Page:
Employee Recognition Promotes Positive Psychological Functioning

We should all know what employee recognition is but what exactly is positive psychological functioning? How can recognition help promote a psychologically healthy workplace?

Positive psychological functioning is all about having available the right resources and supports needed for employees to function properly in the workplace. You can also call this psychological health and safety.

The American Psychological Association suggests the main characteristics of organizations that promote employee health and well-being are: employee involvement, work-life balance, employee growth and development, health and safety, and employee recognition.

The European Institute of “Great Place to Work” has analyzed the characteristics of best workplaces and found them to be places that care about relationships based on: pride (you feel proud of the company you work for and of your job within it), camaraderie (enjoying the people you work with), and trust (which includes: fairness, credibility, and respect).

So, how does recognition impact this whole construct of positive psychological functioning?

A Strong Correlation

Spanish researchers, Dolores Merino and Jesús Privado, from the Universidad Complutense de Madrid, found that employee recognition is correlated with promoting positive psychological functioning. They also found out that the absence of receiving employee recognition worsens positive psychological functioning.

They used several self-reported measures of positive psychological functioning and well-being. Employees had to complete a booklet that had the Satisfaction with Life Scale and the Subjective Happiness Scale to measure well-being. The authors designed the Positive Psychological Functioning Scale to measure this specific area. This scale has 33 items measuring 11 psychological key resources, which comprise: autonomy, resilience, self-esteem, purpose in life, enjoyment, optimism, curiosity, creativity, humor, environmental mastery, and vitality.

The resulting implication from this study is that a lack of recognition leads to the deterioration of a worker’s available psychological resources.  And this means it could affect an employee’s psychological health and performance.

However, they also discovered that the relationship between employee recognition and well-being is only indirectly affected. Any impact that comes from employee recognition is mediated by the strength of a person’s existing positive psychological functioning.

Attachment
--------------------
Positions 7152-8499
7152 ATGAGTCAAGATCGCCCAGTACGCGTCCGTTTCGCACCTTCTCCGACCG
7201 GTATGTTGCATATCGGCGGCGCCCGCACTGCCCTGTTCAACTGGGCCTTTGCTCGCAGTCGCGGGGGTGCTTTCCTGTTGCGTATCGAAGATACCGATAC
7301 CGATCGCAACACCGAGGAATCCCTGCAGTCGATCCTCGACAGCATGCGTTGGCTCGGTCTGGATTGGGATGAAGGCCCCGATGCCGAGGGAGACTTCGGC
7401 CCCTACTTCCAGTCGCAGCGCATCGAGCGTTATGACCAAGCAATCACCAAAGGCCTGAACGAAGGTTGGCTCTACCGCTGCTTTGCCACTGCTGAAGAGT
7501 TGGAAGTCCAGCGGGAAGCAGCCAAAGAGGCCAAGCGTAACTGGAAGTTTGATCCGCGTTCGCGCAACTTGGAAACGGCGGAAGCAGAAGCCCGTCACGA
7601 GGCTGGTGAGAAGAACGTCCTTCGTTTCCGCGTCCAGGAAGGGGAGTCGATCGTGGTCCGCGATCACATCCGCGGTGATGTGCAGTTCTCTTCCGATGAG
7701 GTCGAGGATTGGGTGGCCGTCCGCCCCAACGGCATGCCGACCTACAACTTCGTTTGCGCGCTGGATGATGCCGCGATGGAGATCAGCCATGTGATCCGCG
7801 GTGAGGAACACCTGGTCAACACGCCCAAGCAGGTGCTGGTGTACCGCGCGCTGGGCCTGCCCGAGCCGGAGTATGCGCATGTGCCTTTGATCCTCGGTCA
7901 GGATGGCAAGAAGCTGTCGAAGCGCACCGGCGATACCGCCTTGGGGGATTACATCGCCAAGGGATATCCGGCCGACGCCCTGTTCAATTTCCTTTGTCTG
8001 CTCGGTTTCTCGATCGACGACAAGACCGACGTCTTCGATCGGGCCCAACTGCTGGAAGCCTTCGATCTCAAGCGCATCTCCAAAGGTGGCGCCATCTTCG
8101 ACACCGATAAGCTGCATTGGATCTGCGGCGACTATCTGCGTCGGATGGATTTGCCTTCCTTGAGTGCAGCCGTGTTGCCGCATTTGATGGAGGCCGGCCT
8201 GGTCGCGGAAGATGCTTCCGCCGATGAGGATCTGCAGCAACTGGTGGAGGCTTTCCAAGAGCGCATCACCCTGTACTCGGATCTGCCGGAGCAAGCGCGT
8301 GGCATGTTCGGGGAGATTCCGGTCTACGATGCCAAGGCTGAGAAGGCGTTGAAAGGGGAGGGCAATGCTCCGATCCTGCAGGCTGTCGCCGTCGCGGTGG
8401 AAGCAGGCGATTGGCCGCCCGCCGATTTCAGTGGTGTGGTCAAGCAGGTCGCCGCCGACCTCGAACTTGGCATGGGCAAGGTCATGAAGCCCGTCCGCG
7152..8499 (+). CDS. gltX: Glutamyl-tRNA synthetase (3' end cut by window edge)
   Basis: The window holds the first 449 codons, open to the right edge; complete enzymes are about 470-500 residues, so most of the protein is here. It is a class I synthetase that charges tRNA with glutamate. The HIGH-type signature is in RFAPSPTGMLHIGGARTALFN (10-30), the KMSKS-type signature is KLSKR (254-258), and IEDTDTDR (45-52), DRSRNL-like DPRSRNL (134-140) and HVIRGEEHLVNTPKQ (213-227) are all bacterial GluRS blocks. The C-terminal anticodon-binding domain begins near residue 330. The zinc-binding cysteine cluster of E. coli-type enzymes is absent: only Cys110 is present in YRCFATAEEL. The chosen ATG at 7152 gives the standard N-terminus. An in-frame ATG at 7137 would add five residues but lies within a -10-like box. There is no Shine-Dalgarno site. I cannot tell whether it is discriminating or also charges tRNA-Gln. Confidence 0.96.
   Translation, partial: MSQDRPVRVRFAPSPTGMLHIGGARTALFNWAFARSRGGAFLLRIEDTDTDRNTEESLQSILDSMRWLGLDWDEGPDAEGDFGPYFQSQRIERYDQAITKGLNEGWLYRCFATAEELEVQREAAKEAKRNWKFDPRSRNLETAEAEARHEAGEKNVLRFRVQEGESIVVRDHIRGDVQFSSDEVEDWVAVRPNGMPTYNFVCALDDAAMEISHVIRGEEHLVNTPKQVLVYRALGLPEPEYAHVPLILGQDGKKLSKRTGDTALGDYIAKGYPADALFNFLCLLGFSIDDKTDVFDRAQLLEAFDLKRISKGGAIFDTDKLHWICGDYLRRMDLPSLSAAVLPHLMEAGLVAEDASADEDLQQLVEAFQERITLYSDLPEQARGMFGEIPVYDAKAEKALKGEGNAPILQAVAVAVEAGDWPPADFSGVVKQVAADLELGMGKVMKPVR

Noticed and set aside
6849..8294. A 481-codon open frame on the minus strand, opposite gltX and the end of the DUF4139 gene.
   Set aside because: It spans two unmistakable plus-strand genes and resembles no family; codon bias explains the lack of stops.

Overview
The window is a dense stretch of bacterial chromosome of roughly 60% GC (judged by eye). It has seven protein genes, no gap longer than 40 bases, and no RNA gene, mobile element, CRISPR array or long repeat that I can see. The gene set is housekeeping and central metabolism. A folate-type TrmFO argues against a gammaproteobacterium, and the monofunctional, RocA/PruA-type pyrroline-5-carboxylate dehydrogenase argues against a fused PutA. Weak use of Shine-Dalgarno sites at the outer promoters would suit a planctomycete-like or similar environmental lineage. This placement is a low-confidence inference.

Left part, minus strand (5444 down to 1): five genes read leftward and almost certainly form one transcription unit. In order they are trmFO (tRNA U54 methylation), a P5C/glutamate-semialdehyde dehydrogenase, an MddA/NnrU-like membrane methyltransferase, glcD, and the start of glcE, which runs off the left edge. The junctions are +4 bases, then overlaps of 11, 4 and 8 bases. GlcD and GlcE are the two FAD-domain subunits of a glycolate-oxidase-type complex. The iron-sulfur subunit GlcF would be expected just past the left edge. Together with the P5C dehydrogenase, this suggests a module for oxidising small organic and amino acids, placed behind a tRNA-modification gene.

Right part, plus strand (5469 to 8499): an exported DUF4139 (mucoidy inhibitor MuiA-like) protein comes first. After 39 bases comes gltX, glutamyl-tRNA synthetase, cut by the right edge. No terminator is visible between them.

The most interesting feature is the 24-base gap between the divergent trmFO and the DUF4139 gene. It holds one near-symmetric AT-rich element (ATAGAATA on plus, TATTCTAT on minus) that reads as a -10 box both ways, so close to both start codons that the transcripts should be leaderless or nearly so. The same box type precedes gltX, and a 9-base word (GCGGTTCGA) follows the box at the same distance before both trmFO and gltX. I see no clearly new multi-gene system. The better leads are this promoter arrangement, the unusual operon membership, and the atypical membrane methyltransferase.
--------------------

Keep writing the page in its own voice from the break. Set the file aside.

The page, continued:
From this study we learn:

  1. Employee recognition influences the creation of positive environments.
  2. Positive environments strengthen an employee’s positive psychological functioning, often referred to as their psychological resources.
  3. It’s the consequence of having positive psychological functioning that leads to subjective improvement of an employee’s well-being.

Source of the Recognition Has Different Impact

Here’s an interesting fact that came out of Merino and Privado’s research.  They could show that recognition originating from co-workers had twice the impact (0.39) on positive psychological functioning than recognition from supervisors (0.20) did. However, neither the recognition from supervisors or from co-workers explained an employee’s level of well-being.

Again, it is important to remember that the effect of employee recognition on well-being is mediated by positive psychological functioning.

This should encourage you in promoting social recognition programs and other programs that employees can access to acknowledge their peers with. You should teach employees how to express recognition to validate their peers and value the work of their fellow workers.

Examine your existing recognition programs carefully and see how well they‘re known, understood, easily accessible, and easy to use. Should specific informal recognition practices be initiated? Not every recognition interaction has to be high-tech.

I am not ignoring the need for supervisory and management recognition of employees. Their recognition is definitely important. It is just interesting to see the varied impact based on the source of recognition. This is especially the case since many organizations have reduced management levels and increased the number of employee teams.

What was interesting was how they measured recognition from their supervisors and peers. The researchers asked employees about two items measured on a 9-point Likert scale. Supervisory recognition was measured asking, “My supervisors consider me a valuable worker.” The employee recognition was measured using the statement, “My co-workers value my work”.

It is certainly an interesting study to draw upon considering the increasing demand to examine psychological health and safety in the workplace.

Recognition Reflection: How are you measuring the impact of recognition and its impact on employee psychological health and well-being?

Roy is no longer writing new content for this site (he has retired!), but you can subscribe to Engage2Excel’s blog as Engage2Excel will be taking Roy’s place writing about similar topics on employee recognition and retention, leadership and strategy.

Please note: I reserve the right to delete comments that are offensive or off-topic.

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